“Let not those who hope in you be put to shame through me, O Lord God of hosts; let not those who seek you be brought to dishonor through me, O God of Israel.” (Ps. 69:6)
I spent my entire devotion time this morning on this verse. The psalm starts off with David being falsely accused. They “hate him without a cause” (v. 4). He is attacked with lies. It probably jumped out at me because, as I shared with you, a few days ago, there was an article in the Jerusalem Post that attacked me by name. It's a strange thing to see your name in the most famous English-language Israeli newspaper, suggesting that you are a man of bad intentions.
When I read the comments about me, I did feel a little bit like David: “Why do they hate me... they don't even know me.” They don't understand that we share our faith because of an intense love for them, not from some evil motive.
I’m Not Guiltless
In v. 5, David admits that while he is not guilty of what they are accusing him of, he is not sinless. “O God, you know my folly; the wrongs I have done are not hidden from you.” I could also relate to that. I can't hide from God; he knows my איוולתי )folly(.
Now we get to the heart of this little blog. In v. 6, he prays: “Let not those who hope in you be put to shame through me, O Lord God of hosts; let not those who seek you be brought to dishonor through me, O God of Israel.”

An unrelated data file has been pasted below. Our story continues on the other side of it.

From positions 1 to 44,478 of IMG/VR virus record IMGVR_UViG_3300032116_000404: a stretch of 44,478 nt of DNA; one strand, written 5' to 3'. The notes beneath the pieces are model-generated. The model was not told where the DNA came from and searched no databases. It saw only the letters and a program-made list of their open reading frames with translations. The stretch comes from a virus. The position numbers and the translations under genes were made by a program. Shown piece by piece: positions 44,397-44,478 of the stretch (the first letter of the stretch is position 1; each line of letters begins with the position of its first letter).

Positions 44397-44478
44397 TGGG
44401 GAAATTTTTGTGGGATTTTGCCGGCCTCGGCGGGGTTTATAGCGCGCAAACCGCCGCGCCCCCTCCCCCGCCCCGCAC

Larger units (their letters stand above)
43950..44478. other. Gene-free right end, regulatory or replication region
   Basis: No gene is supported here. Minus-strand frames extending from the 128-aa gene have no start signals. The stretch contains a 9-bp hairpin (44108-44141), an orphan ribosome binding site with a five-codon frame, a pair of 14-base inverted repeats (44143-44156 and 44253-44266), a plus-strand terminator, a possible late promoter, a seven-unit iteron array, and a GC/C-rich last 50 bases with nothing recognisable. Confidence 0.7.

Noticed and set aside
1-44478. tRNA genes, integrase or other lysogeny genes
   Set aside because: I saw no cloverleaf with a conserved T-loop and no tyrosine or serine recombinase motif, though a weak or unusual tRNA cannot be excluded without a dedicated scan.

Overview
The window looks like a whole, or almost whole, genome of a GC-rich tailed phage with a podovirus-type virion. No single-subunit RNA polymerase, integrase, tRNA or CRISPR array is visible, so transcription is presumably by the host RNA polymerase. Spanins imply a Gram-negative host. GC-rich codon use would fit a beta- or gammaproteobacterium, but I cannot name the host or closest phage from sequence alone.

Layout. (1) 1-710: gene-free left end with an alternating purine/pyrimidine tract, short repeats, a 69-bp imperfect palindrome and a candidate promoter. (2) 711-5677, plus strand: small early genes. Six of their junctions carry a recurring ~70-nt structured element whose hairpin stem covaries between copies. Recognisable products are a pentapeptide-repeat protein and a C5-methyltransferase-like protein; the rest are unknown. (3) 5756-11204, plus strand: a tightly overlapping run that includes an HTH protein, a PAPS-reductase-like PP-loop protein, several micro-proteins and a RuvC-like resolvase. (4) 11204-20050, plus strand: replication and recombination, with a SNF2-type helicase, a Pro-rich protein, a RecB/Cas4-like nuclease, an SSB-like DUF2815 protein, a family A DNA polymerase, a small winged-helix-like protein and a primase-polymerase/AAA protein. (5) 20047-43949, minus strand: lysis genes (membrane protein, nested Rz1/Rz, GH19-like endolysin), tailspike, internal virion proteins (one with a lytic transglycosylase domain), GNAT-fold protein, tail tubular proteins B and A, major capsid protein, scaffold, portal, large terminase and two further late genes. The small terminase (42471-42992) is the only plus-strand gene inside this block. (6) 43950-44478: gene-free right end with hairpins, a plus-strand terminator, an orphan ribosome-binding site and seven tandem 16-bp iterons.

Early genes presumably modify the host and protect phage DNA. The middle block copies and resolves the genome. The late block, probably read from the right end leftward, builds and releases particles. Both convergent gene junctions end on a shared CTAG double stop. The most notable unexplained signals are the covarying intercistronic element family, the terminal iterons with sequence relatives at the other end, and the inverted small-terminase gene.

One of the difficulties of translating the Hebrew scriptures is syntax. They don't write their sentences the way we do. Here's an example: a crude way of translating the first part of verse six would be:
אַל־יֵבֹשׁוּ בִי קֹוֶיךָ אֲדֹנָי יְהוִה צְבָאוֹת
Don’t them embarrassed in me—hopers in you Lord Yahweh of hosts.
It doesn’t make much sense. But what he is saying in ancient Hebrew is: Don’t let those whose hope is in you, be shamed because [of my sin,] Lord Yahweh of hosts; don’t let those who seek you, be dishonored because [of my sin].
It reminds me of the prayer of Yabetz, or as you might know him, Jabez. A relatively unknown author wrote a small book that went viral, before viral meant viral, in the early 90s. It sold 3.5 million in four months. He took an obscure prayer prayed by the unknown Jabez (1 Chr. 4:10) and turned it into a powerful outline for devotions. Let me summarize it for you in four lines:
1. He prays for blessing.
2. He prays for more territory, or in our day, one might pray for influence.
3. He prays for God's hand to be on him, what we might call God's anointing.
4. The fourth phrase is a little tricky: The NKJV translates it, “and that You would keep me from evil, that I may not cause pain.” It can also be translated: “so that I will not be pained.”
For the purposes of this blog, I will use the NKJV translation. It could be understood that he is concerned that his sin could cause others pain. That is something that every pastor or leader should be concerned about. That is what David seems to be saying or something close.
1. “Don't let my sin bring shame to your followers.” He admits his sin in v. 5.